In Watco, the Board extended the Apogee framework to an employer’s one-on-one confidentiality instruction with one caveat: In Apogee, the Board found that employees would reasonably interpret a general investigative confidentiality policy that is silent as to duration as not limited to open investigations.  By contrast, in Watco, the Board held that “where it is presented with an oral one-on-one confidentiality instruction limited to a single specific investigation . . . the Board [will] assess the surrounding circumstances to determine what employees would have reasonably understood concerning the duration of required confidentiality.”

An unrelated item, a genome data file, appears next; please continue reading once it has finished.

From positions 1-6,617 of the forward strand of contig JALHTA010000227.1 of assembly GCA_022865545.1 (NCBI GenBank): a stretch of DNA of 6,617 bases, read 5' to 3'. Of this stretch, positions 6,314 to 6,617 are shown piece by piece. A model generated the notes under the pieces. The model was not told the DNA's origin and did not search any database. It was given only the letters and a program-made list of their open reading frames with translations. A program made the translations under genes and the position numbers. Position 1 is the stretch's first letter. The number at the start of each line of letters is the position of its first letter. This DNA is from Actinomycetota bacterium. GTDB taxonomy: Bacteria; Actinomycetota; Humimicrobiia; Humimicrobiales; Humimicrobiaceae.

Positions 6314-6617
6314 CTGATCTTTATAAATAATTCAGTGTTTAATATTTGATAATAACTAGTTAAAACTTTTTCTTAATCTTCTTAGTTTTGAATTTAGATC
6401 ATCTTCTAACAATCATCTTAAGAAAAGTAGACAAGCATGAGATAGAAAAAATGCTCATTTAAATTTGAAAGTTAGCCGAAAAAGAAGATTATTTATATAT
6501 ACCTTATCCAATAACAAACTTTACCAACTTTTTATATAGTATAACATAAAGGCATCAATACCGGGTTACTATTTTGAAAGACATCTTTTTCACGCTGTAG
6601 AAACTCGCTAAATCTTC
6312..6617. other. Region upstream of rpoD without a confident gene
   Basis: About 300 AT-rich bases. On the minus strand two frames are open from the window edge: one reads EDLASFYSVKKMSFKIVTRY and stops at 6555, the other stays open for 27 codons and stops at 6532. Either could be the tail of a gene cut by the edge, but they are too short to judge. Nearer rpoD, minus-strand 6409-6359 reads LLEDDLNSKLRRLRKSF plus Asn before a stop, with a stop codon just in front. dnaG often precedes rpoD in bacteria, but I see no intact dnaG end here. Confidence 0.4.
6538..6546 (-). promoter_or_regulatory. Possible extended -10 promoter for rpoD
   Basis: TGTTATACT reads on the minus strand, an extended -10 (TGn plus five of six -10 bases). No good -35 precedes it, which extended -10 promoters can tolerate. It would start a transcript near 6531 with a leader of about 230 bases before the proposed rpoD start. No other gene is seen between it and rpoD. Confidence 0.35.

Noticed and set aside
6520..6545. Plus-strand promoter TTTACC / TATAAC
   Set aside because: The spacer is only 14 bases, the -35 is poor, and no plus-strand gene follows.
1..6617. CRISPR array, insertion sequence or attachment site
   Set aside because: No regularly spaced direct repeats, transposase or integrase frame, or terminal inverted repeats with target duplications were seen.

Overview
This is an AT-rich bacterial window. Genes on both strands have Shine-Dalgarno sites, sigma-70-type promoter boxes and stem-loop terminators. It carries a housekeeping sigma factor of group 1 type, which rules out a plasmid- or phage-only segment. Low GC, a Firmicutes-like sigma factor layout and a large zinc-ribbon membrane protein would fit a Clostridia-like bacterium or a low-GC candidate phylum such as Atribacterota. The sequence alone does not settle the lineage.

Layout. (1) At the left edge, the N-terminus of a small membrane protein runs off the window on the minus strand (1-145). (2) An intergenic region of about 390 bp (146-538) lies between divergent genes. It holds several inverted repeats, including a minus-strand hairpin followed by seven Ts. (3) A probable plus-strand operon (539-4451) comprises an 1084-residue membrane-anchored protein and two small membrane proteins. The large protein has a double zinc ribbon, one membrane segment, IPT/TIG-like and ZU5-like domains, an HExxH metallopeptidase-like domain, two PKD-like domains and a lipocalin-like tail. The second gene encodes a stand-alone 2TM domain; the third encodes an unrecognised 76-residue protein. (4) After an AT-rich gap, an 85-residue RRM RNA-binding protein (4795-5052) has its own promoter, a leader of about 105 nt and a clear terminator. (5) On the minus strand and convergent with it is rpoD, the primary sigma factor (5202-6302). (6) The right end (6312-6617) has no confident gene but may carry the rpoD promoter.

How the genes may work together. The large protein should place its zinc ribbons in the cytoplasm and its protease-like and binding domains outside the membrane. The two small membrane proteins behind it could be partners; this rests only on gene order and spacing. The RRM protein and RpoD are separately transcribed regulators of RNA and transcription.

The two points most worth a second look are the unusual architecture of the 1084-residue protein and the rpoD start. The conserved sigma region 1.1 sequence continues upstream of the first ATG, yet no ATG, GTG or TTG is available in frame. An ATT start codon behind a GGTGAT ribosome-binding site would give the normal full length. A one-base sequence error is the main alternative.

Applying this precedent, the Board found that Carr’s confidentiality instructions were lawful because, considering the circumstances surrounding the interview and its aftermath, the employees would have reasonably understood that the confidentiality requirement was limited to the duration of the investigation.  In this regard, the Board noted that upon conclusion of the investigation, the employer promptly complied with the union’s request for investigatory interview notes and written statements provided by unit employees, a “clear signal” that the employer no longer considered any of the information disclosed to be confidential.  The Board also noted that the employer took no adverse action when one of the interviewed employees informed Carr that he had discussed his interview with the union’s grievance chair.  Moreover, the Board found no evidence that Carr’s instructions applied to anyone other than the employees whom he interviewed or that they prevented those employees or any other employees from discussing the events giving rise to the investigation.